Character Development: Creating Villainous Villains
Villains come in many forms such as monsters, people, aliens, mental disorders, ghosts, and relatives. Villains provide the conflict a story needs to be entertaining and interesting. Here are the top 10 ways to create a truly vile villain.
- Perform the introduction and follow up interviews with the villain. In order to develop villains that are credible, believable, and logical, you must know them as well as you know your hero.
- Thoroughly explain throughout your story the villain’s motives and why he feels his actions are justified and rational.
- Explain your villain physically, emotionally, and spiritually. Make him a three-dimensional and complete person.
- Show your readers that the villain has the power and resources to destroy the hero. Make the villain very threatening.
- Do not allow the villain to see himself as evil, insane, stupid, or whiny. People don’t typically view themselves this way, and it will destroy the villain’s credibility if he views himself this way.
- Keep the plot uncertain. Never make it look like either side is definitely going to win. Suspense intensifies a story and pulls the reader in more effectively than any other tool.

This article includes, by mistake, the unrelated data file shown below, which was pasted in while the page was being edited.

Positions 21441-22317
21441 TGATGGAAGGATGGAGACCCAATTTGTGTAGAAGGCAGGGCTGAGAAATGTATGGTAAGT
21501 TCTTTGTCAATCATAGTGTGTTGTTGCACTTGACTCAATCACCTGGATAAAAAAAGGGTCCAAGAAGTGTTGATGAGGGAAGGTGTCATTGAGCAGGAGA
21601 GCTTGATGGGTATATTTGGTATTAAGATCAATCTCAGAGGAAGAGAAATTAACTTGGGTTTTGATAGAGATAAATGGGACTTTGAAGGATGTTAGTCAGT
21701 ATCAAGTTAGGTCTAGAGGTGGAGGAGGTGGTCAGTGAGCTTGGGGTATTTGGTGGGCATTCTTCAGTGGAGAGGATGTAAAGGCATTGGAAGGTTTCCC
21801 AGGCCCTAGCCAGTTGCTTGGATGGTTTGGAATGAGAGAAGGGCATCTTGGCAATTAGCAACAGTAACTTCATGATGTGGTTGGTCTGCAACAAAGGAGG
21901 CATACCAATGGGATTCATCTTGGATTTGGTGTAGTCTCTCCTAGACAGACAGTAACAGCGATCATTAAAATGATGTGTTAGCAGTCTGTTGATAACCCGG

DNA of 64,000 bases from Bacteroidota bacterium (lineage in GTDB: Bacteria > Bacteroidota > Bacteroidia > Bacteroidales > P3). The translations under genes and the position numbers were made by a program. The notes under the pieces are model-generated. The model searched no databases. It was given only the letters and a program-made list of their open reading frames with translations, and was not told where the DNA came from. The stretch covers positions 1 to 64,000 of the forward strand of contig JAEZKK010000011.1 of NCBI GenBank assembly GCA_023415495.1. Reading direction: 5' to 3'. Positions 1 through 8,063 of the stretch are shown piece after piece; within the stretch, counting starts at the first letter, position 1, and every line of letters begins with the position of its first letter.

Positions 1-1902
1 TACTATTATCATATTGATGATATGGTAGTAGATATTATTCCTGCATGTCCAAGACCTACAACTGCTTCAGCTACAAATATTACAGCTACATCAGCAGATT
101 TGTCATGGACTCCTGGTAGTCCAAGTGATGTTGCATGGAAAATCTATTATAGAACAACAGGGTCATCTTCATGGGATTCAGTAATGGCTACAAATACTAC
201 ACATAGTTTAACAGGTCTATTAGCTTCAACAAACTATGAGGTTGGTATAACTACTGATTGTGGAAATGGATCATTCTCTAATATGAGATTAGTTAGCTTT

- Use the villain to showcase the hero’s qualities. The perceived power of the hero is strongly correlated to the villainy demonstrated by the villain.
- Strengthen the villain by giving him a chance to present his case while demonstrating his intelligence, logic, and adaptability.
- Give the villain traits most people hate or loathe about themselves or society at large. This allows the reader to understand and relate to the villain’s motives.
- Give the villain normal or even likable traits that are demonstrated by average people. Doing so will strengthen the plot and the characters by creating an inner conflict within the reader who despises what the villain is doing, while at the same time relating to and possibly even liking him.